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Baling contractor invests in capacity

Some agricultural contractors specialise in crop spraying, some in large scale forage harvesting and others in crop establishment but for the contracting business of S.W. Witham & Sons its round baling that dominates the scene.

Based at The Forge, Blacksmith Lane, Erpingham, Norfolk, the family-owned business is run by partners Tom Witham, who founded the business and his sons Stephen and Alan.

“We operate a fleet of five round balers and reckon on making about 50,000 bales each year – 35,000 straw, 12,000 silage with the remainder made up of hay and haylage bales,” explains Stephen, who adds that there is also a ‘conventional’ baler to produce bales required by smaller livestock units.

Work tends to be in a 20 mile radius where there’s a good mix of farming systems with livestock enterprises and large arable units. Over the years, the business has established itself as a major provider of contracting services, including beet harvesting, muck spreading, hedge cutting and other contract work as well as baling.

The current round baler fleet extends to five variable chamber machines from the Kuhn range, each handling a share of the significant annual workload. The machines were chosen for their reputed strength and also their versatility.

“We were keen to have a variable chamber baler which could handle both straw and silage,” he says. “In the past we have had to use an extra baler which used rollers rather than belts just for the silage and that meant a cost increase we could do without.”

The line-up of Kuhn balers includes three VB 2160 machines, two of which are fitted with the manufacturer’s OptiCut chopping unit, and two of the larger VB 2190 balers.

Bales produced by the VB 2160 have a width 1.2m and a diameter from 80cm to 1.6m and the VB 2190 produces bales 1.2m wide and diameters from 80cm to 1.85m.

“Most of our customers opt for the 1.2m diameter when baling silage and 1.6m when on straw although there are those who go for the 1.85m diameter straw bale,” he says. “The important point is that we have balers which can meet these requirements on all crop types,” says Stephen.

But there is more to baling than just being able to provide different size bales – there is also the density of the bale to consider and in this regard Stephen pays tribute to the progressive density system.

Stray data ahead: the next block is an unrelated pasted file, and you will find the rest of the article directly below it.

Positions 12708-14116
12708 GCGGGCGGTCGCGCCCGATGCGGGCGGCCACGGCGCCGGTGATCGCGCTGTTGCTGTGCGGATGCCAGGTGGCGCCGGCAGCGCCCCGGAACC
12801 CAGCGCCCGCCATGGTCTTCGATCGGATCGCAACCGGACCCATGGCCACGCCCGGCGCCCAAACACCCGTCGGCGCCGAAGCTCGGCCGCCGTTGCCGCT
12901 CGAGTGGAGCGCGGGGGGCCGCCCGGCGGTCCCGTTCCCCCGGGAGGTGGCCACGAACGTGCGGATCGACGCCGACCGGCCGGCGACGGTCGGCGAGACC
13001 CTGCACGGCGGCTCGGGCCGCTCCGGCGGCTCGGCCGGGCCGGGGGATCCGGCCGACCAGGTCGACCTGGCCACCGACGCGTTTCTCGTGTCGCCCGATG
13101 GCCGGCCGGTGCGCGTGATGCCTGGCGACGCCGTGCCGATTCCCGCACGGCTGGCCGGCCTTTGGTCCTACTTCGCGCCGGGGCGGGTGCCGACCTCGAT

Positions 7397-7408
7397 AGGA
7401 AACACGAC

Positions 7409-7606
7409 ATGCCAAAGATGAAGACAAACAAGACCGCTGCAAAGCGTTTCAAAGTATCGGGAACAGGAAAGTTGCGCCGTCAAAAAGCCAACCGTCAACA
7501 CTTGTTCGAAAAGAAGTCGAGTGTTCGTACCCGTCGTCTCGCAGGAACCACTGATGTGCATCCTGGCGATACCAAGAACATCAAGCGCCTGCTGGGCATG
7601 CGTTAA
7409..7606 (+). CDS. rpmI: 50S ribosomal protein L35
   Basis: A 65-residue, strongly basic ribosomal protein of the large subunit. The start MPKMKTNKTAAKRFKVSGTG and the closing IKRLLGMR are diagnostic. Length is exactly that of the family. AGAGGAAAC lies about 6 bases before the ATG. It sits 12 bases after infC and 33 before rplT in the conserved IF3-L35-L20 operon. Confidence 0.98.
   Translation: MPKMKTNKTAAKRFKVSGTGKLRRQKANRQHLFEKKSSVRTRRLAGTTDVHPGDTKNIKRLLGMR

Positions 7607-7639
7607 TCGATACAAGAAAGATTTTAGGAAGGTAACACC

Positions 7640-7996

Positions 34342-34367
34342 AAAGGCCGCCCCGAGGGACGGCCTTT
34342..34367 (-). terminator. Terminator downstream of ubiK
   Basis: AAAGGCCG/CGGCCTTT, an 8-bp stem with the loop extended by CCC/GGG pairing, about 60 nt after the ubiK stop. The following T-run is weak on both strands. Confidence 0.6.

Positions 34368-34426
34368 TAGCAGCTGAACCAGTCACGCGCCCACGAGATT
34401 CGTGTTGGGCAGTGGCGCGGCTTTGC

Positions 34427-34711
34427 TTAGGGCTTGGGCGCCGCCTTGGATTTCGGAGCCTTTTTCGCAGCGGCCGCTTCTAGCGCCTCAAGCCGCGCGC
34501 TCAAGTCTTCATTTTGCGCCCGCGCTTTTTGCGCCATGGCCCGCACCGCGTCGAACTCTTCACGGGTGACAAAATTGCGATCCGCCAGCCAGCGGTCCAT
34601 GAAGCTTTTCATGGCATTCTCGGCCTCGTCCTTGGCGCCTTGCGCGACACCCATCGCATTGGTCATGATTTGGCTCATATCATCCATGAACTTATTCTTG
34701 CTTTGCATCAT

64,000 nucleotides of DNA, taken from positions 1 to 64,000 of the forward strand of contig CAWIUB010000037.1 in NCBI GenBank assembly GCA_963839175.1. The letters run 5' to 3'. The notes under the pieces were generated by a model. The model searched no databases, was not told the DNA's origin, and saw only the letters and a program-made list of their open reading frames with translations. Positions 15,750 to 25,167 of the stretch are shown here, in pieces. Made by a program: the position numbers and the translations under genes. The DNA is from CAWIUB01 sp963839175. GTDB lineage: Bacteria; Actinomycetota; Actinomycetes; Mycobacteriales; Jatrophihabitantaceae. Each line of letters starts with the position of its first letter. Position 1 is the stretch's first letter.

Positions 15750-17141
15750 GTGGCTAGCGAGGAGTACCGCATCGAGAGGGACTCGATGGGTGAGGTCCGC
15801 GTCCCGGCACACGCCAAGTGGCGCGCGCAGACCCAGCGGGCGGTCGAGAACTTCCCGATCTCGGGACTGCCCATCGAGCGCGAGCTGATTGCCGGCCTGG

“The bale starts in a pre-chamber where the belts and rollers create a core which can be selected to be soft or moderately dense,” he explains. “The belts progressively apply increased tension as the bale grows to produce a firm bale with a hard outer shell. I think our customers will appreciate the improved weatherability of the bales.”

Other features which muster favourable comments from Stephen and Alan include the one-piece OptiFeed rotor (the alternative to the OptiCut knife system) which feeds the crop directly into the bale chamber – short augers on either side centralise the crop and then double feeding tines power the crop inwards.

For the balers with the OptiCut chopping unit, the design is similar but special feed tines force the crop through a bank of 14 knives to provide a theoretical cutting length of 70mm.

“Both systems work very well – bales made with the OptiCut system weigh quite a bit more than those which have not,” he says. “The advantage for the customer is that if the bale is used in a diet feeder, the bale breaks down much more quickly.”

Should the intake become blocked, the pto clutch is automatically activated and the complete cutting floor, including the knives, can be lowered to allow the blockage to be cleared.

“I think this feature is really helpful,” he says. “It’s a fact that, on occasions, balers do become overloaded and blocked so it makes good sense to have a system which can unblock them with only a minimum of stoppage time.”

Moving into straw, the brothers reported the balers performed well in their first season – the high volume of straw in 2012 crops not presenting any problems.

“Each of the balers is producing about 500 bales a day – and that is with a mid-morning start,” says Alan. “Picking up a swath left by a combine with a 35ft header, we’ve been travelling at between 8 and 12kph and making a bale every 35 seconds.”

Alan adds that, at certain times in the season, straw can be brittle and sometimes very short when it leaves combines using rotary separation systems, but the balers continue to work well producing good, firm bales.

“We have yet to have all five balers working together but between us we should be aiming to make 3,000 bales a day and clear over 400 acres,” he says. “I would expect to see us exceeding our 35,000 bale target for straw in the coming season.”





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